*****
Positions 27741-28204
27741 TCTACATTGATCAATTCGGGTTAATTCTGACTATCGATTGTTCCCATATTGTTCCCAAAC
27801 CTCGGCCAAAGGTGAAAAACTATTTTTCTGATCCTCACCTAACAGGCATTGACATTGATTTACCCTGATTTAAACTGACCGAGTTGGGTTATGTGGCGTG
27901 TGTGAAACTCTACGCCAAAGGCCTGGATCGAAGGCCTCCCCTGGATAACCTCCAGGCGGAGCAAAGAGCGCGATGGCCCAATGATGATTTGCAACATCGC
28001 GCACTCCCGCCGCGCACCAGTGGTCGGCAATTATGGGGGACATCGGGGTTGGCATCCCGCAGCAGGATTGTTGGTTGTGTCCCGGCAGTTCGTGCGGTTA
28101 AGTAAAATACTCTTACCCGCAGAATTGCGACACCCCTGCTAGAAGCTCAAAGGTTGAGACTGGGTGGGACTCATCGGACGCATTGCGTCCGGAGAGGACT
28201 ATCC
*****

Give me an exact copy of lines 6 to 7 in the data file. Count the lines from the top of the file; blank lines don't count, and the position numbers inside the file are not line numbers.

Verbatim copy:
28101 AGTAAAATACTCTTACCCGCAGAATTGCGACACCCCTGCTAGAAGCTCAAAGGTTGAGACTGGGTGGGACTCATCGGACGCATTGCGTCCGGAGAGGACT
28201 ATCC